bullet Matthew 19:4-9: Divorce allowed, but remarriage often involves adultery: "...Have ye not read, that he which made them at the beginning made them male and female, And said, For this cause shall a man leave father and mother, and shall cleave to his wife: and they twain shall be one flesh? Wherefore they are no more twain, but one flesh. What therefore God hath joined together, let not man put asunder. They say unto him, Why did Moses then command to give a writing of divorcement, and to put her away? He saith unto them, Moses because of the hardness of your hearts suffered you to put away your wives: but from the beginning it was not so. And I say unto you, Whosoever shall put away his wife, except it be for fornication, and shall marry another, committeth adultery: and whoso marrieth her which is put away doth commit adultery." The Pharisees were challenging Jesus' beliefs about divorce. They asked him to interpret the passage in Deuteronomy 24:1-2 which allowed a husband to divorce his wife if he "found some uncleanness in her." Jesus describes God's expectations for marriage: "What therefore God hath joined together, let not man put asunder." However, some marriages cannot live up to this ideal. Because humans are not perfect, God included provision for divorce in the Mosaic Law. In Matthew 5:18 and Luke 16:17, Jesus said that the Law was still in place. Not " jot or one tittle shall...pass from the law..."

Jesus concludes his speech with a repeat of Matthew 5:31-32. Again, there is no problem for a person who divorces and remains single. However, a man who divorces his wife and marries another woman commits adultery. If his wife marries again, her new husband also commits adultery. However, no adultery results if the woman was guilty of fornication.
bullet Mark 10:2-12:  Divorce OK, but remarriage involves adultery: "And the Pharisees came to him, and asked him, Is it lawful for a man to put away his wife? tempting him. And he answered and said unto them, What did Moses command you? And they said, Moses suffered to write a bill of divorcement, and to put her away. And Jesus answered and said unto them, For the hardness of your heart he wrote you this precept. But from the beginning of the creation God made them male and female. For this cause shall a man leave his father and mother, and cleave to his wife; And they twain shall be one flesh: so then they are no more twain, but one flesh. What therefore God hath joined together, let not man put asunder. And in the house his disciples asked him again of the same matter. And he saith unto them, Whosoever shall put away his wife, and marry another, committeth adultery against her. And if a woman shall put away her husband, and be married to another, she committeth adultery." This passage refers to the same incident as was described in Matthew 19. However, this time, Jesus states that remarriage always involves adultery on the part of the ex-wife and her new husband. The grounds for divorce are immaterial.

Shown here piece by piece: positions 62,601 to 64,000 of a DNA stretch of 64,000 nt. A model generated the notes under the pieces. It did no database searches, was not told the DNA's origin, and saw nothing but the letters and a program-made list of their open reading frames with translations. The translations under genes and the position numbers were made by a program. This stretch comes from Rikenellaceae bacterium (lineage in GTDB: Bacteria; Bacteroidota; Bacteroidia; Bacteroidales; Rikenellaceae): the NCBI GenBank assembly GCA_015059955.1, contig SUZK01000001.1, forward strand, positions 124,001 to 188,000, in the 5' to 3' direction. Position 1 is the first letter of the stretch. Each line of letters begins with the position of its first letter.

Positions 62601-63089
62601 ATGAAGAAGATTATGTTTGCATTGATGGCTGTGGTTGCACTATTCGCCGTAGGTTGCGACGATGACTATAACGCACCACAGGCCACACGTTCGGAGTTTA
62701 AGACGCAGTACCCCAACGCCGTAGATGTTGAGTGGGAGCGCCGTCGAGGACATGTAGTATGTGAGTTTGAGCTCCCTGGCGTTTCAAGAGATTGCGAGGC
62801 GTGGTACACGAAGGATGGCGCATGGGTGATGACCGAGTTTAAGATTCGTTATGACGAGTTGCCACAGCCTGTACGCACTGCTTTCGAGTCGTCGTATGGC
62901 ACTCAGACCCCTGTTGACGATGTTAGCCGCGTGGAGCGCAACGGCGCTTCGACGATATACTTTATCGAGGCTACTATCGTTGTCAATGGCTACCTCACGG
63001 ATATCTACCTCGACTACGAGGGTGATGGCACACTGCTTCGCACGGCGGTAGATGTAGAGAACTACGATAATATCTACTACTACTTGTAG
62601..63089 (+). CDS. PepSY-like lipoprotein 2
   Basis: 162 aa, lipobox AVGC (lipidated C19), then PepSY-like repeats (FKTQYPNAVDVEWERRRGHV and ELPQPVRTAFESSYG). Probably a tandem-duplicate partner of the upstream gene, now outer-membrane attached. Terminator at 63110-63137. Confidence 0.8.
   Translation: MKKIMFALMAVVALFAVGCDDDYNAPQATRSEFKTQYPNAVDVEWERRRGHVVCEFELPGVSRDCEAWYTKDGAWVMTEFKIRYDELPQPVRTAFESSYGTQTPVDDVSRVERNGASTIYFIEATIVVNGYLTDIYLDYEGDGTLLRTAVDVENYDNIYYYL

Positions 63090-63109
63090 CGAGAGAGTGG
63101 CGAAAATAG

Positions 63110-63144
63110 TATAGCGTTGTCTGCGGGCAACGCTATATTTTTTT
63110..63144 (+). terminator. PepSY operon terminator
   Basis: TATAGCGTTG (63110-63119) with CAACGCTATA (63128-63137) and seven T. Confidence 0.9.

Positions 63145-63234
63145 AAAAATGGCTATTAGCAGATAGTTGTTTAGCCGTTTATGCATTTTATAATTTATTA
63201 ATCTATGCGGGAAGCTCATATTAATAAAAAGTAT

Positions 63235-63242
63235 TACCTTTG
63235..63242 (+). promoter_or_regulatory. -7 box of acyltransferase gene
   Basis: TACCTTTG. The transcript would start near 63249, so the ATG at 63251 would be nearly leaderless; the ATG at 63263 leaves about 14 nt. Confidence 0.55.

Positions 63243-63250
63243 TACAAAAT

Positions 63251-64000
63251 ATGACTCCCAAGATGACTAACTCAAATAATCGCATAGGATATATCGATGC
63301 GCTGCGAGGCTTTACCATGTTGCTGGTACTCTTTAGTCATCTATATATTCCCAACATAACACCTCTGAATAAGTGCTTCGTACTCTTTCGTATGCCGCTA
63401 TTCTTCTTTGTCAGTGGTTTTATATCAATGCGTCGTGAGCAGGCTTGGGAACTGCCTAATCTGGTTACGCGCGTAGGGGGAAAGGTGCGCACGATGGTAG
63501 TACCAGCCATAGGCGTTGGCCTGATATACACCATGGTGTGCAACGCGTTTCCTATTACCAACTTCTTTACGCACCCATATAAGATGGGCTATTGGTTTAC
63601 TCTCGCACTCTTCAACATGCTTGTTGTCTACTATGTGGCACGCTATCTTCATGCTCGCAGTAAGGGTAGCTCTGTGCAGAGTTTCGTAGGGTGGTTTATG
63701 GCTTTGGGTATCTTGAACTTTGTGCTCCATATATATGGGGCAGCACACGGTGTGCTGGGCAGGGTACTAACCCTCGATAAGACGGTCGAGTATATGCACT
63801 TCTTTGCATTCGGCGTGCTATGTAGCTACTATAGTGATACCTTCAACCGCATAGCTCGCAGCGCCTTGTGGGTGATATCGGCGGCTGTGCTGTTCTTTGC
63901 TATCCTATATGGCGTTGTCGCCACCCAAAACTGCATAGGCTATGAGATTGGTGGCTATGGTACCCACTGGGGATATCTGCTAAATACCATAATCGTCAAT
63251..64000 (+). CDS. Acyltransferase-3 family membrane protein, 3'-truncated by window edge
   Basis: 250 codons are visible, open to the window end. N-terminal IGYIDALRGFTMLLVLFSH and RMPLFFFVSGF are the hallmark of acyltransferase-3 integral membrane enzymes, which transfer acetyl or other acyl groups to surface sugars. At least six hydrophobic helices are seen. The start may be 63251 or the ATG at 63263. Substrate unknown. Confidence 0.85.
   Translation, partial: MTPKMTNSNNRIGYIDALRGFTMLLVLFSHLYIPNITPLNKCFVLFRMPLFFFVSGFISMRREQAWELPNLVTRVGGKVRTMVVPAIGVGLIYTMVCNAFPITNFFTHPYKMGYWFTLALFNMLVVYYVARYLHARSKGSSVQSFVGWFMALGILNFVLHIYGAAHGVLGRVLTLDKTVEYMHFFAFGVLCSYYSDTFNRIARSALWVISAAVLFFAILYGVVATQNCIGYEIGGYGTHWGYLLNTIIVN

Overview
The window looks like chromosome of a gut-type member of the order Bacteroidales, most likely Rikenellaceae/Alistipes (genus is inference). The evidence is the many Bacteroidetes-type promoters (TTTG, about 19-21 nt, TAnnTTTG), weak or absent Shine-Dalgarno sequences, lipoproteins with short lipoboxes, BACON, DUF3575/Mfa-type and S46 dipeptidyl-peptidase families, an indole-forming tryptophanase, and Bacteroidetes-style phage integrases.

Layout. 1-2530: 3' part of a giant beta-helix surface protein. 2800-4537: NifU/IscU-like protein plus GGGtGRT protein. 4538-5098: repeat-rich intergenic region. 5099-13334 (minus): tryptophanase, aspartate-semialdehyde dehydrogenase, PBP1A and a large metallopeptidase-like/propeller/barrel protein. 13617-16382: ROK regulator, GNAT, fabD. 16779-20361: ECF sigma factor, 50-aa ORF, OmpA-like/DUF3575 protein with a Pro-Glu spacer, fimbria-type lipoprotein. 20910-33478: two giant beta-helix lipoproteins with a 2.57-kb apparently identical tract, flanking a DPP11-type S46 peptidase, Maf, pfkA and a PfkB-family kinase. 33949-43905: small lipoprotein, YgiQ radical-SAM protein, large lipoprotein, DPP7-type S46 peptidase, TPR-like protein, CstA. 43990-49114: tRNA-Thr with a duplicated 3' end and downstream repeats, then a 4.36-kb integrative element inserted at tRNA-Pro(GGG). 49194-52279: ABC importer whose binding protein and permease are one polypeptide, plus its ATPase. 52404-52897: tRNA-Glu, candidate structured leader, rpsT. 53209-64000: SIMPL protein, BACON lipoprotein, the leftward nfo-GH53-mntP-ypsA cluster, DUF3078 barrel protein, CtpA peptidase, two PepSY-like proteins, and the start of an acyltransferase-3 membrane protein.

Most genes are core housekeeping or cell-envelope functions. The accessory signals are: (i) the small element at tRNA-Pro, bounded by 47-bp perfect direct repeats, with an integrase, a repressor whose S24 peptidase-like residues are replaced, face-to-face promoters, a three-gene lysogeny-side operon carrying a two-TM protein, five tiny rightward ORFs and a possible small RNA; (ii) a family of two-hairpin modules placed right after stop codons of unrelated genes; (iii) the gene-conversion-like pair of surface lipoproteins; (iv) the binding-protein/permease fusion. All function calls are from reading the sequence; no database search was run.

bullet Luke 16:18: Divorce OK, but remarriage involves adultery:  "Whosoever putteth away his wife, and marrieth another, committeth adultery: and whosoever marrieth her that is put away from her husband committeth adultery." This appears to be a third version of the same incident with the Pharisees. Here, divorce is not condemned. But Jesus links adultery to the act of remarriage.
bullet 1 Corinthians 7:10-12: Ideal for separated couples: "And unto the married I command, yet not I, but the Lord, Let not the wife depart from her husband: But and if she depart, let her remain unmarried, or be reconciled to her husband: and let not the husband put away his wife. Paul wrote this passage in response to questions raised by the church at Corinth about divorce and remarriage. He is describing God's concept for marriage: that it is life-long. But since humans are not perfect, some will not be able to attain this ideal.